For a week in December 2009, Abduljalil and I created a studio-style “photo booth” for kids at the Saudi Aramco Oil Exhibit Eid Program in Dhahran, Saudi Arabia.  We not only displayed the technical side of photography, but also created a friendly space where interactions with our subjects felt purposeful, public and casual. The kids who wanted to have their photo taken sat and watched us work while waiting for their turn to spend 30 seconds to several minutes in front of the camera. Afterward, we gave everyone a small print. At times, the energy felt exponential, as the boldness of one inspired the next. The less serious the process was, the more open each kid became.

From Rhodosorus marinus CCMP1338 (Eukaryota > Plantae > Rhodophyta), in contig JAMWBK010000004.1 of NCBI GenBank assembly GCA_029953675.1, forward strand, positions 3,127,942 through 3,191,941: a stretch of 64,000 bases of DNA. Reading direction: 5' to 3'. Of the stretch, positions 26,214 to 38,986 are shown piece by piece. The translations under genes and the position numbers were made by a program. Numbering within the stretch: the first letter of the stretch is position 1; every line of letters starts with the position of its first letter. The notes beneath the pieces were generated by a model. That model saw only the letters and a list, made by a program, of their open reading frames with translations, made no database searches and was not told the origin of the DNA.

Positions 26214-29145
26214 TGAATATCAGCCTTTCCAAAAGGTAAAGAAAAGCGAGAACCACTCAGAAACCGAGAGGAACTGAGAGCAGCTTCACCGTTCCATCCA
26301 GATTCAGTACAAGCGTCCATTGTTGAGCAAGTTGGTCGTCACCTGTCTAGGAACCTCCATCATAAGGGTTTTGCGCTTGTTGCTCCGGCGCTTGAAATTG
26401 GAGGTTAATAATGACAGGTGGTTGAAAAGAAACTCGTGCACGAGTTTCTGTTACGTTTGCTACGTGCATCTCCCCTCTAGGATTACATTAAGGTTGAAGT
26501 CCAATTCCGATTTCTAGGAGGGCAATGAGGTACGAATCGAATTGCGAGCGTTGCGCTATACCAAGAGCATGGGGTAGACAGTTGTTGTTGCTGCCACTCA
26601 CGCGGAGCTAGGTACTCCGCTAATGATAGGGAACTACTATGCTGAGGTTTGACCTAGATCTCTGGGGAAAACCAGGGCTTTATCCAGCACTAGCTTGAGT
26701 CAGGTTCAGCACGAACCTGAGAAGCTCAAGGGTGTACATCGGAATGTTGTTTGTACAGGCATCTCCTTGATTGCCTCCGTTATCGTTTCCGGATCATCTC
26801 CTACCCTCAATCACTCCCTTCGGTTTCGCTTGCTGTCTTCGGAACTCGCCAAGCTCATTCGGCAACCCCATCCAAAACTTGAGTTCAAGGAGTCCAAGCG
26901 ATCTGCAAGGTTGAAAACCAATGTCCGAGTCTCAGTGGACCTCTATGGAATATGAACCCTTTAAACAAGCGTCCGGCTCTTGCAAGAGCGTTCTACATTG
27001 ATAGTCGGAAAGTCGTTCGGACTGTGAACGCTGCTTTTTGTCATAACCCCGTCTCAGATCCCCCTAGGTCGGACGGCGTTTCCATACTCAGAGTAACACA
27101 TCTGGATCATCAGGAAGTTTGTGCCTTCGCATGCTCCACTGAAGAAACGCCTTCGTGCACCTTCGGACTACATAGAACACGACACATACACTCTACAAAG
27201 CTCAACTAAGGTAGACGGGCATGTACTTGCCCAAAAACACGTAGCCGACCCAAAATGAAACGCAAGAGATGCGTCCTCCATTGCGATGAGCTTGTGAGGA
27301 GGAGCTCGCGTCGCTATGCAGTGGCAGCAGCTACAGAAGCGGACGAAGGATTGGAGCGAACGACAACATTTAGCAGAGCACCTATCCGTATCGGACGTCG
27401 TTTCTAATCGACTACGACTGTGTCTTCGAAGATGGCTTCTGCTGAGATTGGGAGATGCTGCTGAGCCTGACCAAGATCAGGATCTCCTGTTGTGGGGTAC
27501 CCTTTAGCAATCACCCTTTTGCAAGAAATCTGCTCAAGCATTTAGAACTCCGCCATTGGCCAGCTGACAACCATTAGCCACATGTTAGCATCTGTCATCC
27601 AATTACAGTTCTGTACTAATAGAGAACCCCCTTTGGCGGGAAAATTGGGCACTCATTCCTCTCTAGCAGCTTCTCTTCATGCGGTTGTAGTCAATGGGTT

We took thousands of photos. In most cases, I did not direct at all. These kids knew how they wanted to present themselves. When I sat down and started to look thoughtfully at the results, I found myself drawn to the confidence and vulnerability that so many of these kids, who came from all over Saudi Arabia, shared so eagerly. I saw that together, the images revealed something more: partly the awkwardness of youth, and partly the reflection of a diverse society as it moves toward the future—a future full of expression.

—Ayesha Malik